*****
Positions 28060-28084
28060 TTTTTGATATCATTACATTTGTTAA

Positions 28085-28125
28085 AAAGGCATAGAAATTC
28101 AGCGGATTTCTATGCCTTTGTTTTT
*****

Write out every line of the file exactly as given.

Positions 28060-28084
28060 TTTTTGATATCATTACATTTGTTAA

Positions 28085-28125
28085 AAAGGCATAGAAATTC
28101 AGCGGATTTCTATGCCTTTGTTTTT